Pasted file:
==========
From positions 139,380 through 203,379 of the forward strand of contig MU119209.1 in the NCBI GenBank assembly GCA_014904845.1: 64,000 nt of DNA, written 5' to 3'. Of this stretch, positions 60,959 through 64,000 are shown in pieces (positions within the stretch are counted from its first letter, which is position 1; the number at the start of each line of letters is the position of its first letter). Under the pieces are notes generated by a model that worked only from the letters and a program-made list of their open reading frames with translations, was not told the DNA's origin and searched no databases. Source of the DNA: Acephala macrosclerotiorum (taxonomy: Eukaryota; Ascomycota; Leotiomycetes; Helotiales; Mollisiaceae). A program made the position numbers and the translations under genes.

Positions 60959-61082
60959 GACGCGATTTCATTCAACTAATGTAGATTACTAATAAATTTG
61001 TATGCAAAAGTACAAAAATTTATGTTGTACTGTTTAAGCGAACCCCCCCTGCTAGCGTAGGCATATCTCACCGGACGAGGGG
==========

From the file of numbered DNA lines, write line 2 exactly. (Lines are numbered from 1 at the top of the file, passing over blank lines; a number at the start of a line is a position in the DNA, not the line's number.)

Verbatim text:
Positions 60959-61082